For Christmas, I was given a copy of Pregnant in America a documentary film that chronicles an expectant couple as they learn about the process of birth and their options as parents and consumers. Over the course of the pregnancy, they unearth the whole drama that is choosing between hospital and out of hospital birth with all the propaganda employed against parents who desire to become apart of the statistical exception.
In some ways, I liked this movie more than the Business of Being Born. I like that the film follows the journey of a family and especially enjoyed how the filmmaker connected personally to the experts that he interviewed. Robbie Davis Floyd was featured in a touching interview where she turned it around and became the interviewer anthropologist that she is. I was touched by her compassion, astuteness and understanding. Another interview that I found very compelling took place outside the FDA offices where Maddie Oden delivered a petition to stop the administering of Cytotec to pregnant women. It highlights the story of the Tatia Oden French Foundation in such a way that the issue is made clear how its misuse can harm families.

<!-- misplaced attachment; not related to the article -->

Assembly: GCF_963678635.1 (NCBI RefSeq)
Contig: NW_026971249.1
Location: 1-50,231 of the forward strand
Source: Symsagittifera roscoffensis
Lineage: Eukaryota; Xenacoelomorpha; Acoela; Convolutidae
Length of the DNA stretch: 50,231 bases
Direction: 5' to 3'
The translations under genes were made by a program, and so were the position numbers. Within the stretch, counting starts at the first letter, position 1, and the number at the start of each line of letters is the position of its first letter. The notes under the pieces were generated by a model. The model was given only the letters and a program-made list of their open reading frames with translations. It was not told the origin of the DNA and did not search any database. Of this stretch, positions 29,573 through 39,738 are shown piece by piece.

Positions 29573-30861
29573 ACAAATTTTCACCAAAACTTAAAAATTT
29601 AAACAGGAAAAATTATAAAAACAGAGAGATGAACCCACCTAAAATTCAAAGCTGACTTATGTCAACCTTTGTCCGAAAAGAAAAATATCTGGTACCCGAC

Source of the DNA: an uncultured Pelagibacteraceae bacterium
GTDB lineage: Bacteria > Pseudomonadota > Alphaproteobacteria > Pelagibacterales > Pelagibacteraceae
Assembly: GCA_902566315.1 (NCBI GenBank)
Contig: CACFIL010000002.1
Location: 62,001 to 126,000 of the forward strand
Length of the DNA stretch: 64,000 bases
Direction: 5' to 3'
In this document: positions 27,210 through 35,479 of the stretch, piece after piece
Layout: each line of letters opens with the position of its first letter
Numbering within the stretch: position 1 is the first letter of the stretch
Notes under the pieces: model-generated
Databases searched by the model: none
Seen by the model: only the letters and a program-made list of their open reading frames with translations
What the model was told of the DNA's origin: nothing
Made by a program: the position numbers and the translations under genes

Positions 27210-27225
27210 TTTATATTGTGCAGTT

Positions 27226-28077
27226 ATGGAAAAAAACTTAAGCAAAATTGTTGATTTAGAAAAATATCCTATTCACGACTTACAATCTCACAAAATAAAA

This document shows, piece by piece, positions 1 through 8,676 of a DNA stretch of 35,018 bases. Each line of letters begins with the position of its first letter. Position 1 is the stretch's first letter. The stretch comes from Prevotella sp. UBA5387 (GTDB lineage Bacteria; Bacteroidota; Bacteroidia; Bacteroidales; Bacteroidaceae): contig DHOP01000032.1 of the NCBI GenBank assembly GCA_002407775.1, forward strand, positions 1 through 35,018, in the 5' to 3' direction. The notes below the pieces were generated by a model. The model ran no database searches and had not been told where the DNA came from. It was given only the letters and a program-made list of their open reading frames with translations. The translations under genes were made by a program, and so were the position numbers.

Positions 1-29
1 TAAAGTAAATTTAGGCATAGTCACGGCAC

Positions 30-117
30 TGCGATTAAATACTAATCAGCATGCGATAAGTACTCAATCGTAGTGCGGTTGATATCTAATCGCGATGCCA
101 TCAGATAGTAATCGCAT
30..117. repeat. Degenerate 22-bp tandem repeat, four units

The facts and statistics presented were consistent with all that I've read and learned about birth and provides a companion film to the Business of Being Born and Orgasmic Birth.
All three are great movies to share with expectant families who may be among the uninitiated in the discrepancy between evidence and practice. In a way, I feel that Pregnant in American is more convincing on this score, showing how the choice to birth at home is a valid choice where help when needed is effective and accessible.
*Spoiler* The family chooses to transfer to the hospital after a peaceful home birth because of concern over the baby's breathing. The transfer may not have been necessary, but the parents chose to consult with experts over a valid concern. They, and the viewers, learned how a transfer can occur smoothly, without harm coming to baby or mother and that emergency care is available when needed.
The style of the documentary imitates the style of Michael Moore pretty closely. I don't have a problem with this because I had been hoping that the controversy with birth issues would be presented in the same style. In fact, if Michael Moore tackled the topic, I don't think he would have done it as well. Michael Moore enjoys being over the top and for birth, that's not necessary. The tone of Pregnant in America is sweet and endearing with just enough anger and frustration to highlight the injustice inherent in the American maternity system.
I'm hoping to host a screening of this movie soon for a Meet-up group I belong to.